BSD Jeeps on parade at the Reigersvliet Barracks near Arnsberg, Germany on 7 May 1960. This BSD headquarters was named for a 1918 battle between the Belgian and German armies in World War I, and was in use by the Belgians until 1994.
CJ-3As with machine guns, at Reigersvliet in 1968. BSD used symbols such as playing-card suits to indicate battalions, a practice perhaps picked up from the U.S. Army's 101st Airborne.
This Jeep on maneuvers in 1969 appears to have a heavier machine gun mounted. The grab bar is removed and the windshield folded down, to make room for a locker -- possibly ammunition.
There was also an ambulance variant of the Belgian CJ-3A. I would like to find a better quality photo of the ambulance, and the Military Police version (30K JPEG).
When Belgian forces left the Congo in 1962, the attention of the Paracommando Regiment became focussed on NATO duties in the European theater, and they clearly needed improved anti-tank capability. In March 1963 the ATk (Anti-Tank) Company was created within the regiment, with 129 personnel. (7)
ATk Co. was equipped with the ENTAC (ENgin Téléguidé Anti-Char), a French-built, wire-guided anti-tank missile. Launchers were mounted on Jeeps as seen here. In the background is a Minerva Land Rover.
ATk Company's CJ-3A ENTAC configuration was similar to that used by the French Army on the Hotchkiss M201 Jeep. It's not clear where the design originated -- the ENTAC entered service with the French army in 1957, but like the Belgians, their first M201 Jeep launchers were tested in 1963. (8)
This photo taken at the army base at Leopoldsburg in northeast Belgium, shows the rear roof supports removed to accommodate the launchers, which swivelled into the back of the Jeep for transport.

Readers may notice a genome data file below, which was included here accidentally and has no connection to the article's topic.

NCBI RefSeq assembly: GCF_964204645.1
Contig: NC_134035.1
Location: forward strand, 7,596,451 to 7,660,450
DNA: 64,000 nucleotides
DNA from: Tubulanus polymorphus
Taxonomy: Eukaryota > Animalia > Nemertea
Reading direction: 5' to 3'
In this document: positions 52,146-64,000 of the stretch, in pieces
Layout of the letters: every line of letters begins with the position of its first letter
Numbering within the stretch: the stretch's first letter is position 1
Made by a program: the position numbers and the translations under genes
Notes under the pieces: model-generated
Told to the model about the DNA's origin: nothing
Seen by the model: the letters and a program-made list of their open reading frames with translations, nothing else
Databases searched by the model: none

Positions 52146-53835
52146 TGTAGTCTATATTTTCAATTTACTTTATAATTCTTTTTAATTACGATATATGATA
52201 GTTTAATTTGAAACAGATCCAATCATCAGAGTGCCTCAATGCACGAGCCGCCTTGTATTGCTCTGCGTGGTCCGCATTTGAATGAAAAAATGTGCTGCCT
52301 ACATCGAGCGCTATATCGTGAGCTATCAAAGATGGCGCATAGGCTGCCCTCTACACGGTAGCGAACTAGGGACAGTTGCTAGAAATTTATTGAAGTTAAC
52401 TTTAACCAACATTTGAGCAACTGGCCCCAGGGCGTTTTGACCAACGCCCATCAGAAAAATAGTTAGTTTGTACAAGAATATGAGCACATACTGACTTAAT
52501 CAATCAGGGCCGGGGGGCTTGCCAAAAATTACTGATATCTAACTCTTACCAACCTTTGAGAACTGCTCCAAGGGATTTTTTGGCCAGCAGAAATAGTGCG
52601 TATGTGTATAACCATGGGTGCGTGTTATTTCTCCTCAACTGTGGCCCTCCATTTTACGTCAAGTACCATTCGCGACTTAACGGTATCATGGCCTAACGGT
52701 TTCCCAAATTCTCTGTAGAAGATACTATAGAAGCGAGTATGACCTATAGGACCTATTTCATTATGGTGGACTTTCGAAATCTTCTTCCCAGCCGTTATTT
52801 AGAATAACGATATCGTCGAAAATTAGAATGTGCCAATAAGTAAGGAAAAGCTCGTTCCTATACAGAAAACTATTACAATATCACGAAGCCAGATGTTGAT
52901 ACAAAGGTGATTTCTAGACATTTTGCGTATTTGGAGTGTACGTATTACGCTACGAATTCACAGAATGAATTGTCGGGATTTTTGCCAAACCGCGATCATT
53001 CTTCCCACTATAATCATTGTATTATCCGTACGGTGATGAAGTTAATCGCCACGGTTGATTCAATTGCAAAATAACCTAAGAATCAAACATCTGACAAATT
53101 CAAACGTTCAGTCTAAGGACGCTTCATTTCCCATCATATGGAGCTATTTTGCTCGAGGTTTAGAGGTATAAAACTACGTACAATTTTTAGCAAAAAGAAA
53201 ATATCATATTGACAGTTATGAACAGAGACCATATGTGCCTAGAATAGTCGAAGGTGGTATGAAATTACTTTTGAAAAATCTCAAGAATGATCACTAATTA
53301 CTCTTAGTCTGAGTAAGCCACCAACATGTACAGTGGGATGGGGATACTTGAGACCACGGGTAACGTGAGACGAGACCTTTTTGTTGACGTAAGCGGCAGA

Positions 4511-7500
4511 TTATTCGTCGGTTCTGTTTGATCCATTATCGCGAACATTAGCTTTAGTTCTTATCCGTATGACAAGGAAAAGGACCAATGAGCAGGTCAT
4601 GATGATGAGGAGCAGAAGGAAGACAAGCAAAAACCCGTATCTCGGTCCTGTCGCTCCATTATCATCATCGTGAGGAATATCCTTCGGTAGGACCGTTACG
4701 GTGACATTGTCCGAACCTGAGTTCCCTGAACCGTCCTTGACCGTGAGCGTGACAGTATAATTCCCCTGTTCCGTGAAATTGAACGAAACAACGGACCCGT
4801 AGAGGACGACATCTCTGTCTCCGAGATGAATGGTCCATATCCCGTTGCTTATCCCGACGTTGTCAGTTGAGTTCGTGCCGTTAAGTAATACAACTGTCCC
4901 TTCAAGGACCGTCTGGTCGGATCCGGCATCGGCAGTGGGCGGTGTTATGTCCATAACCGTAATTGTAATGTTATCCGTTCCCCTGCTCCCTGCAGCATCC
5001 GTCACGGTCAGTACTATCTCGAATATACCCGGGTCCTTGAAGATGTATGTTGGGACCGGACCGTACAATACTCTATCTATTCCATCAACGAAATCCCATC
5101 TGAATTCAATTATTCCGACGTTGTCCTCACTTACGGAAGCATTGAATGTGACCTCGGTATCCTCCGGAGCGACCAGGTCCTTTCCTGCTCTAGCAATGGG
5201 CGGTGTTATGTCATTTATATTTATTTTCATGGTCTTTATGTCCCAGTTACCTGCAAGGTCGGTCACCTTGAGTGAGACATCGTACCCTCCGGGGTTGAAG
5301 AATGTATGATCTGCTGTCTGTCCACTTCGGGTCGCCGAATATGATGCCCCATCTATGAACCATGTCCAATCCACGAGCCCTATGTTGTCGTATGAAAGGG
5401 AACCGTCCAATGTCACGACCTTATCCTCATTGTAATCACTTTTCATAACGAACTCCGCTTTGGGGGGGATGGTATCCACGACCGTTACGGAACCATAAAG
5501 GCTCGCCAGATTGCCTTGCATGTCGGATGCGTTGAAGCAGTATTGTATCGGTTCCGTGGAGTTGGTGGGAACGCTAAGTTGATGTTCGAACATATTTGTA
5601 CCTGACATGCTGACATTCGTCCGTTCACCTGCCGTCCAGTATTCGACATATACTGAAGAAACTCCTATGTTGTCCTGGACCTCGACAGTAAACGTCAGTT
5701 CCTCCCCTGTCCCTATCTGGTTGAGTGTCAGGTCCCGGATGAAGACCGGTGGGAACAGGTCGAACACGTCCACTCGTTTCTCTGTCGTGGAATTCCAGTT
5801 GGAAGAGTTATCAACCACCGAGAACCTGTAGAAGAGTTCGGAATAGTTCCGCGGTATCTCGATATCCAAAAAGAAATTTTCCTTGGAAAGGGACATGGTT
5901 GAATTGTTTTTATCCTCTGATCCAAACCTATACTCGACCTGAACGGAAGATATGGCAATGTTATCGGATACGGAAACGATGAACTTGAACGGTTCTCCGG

An ENTAC CJ-3A is seen here on NATO maneuvers at Otterburn, the UK's largest firing range. The joystick and telescopic sight used to guide the missile could be operated from up to 100m away. A good deal of practice was required to achieve any accuracy.
The ENTAC was also used by the U.S. Army with the designation MGM-32A, from 1963 until 1968. Reportedly it was mounted on the M-151 MUTT in Vietnam (9) although I have seen no photos of that configuration.
The Canadian Army put ENTAC launchers on the M38A1 CDN (50K JPEG). (10)
The aging 3A's were probably polished long and hard the day before this parade in front of the King and Queen of Belgium on 21 July 1969, the national holiday commemorating the inauguration of the first King of the Belgians in 1831.
The Jeeps could be driven with the ENTAC launchers in firing position.
But for transport over distances, the launchers folded back into the rear of the Jeep, with some space below for stowing additional rounds. See detail photos of the French M201 ENTAC at M201.com.
This photo of ATk Co. was taken in June 1969 in Greece. The large copy (300K JPEG) reveals what appears to be a CJ-3B in the backgound.
The three platoons of ATk Co. served with the three battalions of the Paracommandos -- a total of perhaps a dozen Jeeps. 2nd Commando Battalion (green berets) is seen here with the 3rd Parachute Battalion (maroon berets) in Greece in 1969. The cable reel seen on the back of this Jeep, carries a 100-meter cable connecting the ENTAC remote guidance control to the launcher.
On the right is an armored Minerva Land Rover.
The Willys CJ-3As remained in service with the ABL's paratroopers into the 1970's, but were gradually replaced by the Minerva Land Rover (also made in Belgium, and seen in the background here) and later by the VW-Bombardier Iltis.
See also Military Jeeps in the Congo, Part 18: Land Rovers and Other 4x4s on CJ3B.info.
Surplus CJ-3As were sold to the public, but according to Jeep Club BeLux (1), few owners are aware of the unique "made in Belgium" origin of the Jeeps.
This example is being restored by Philippe Deweerdt in the Ardennes area. He photographed it with a British Sherman tank which in 1944 was rushed to a bridge across the River Schelde because Allied Command feared that the Germans would blow the bridge to slow the Allied advance. Under the command of Belgian Lieutenant Vekemans, the tank protected the bridge, allowing the Allies to cross the river and liberate Antwerp, shortly before the Battle of the Bulge.
Thanks to Philippe Deweerdt and to the ABL History Forum. -- Derek Redmond
See also CJ-3Bs Built in Belgium.
Elsewhere on the web, see more detail on ABL Jeeps in the blog Belgian Jeep in French.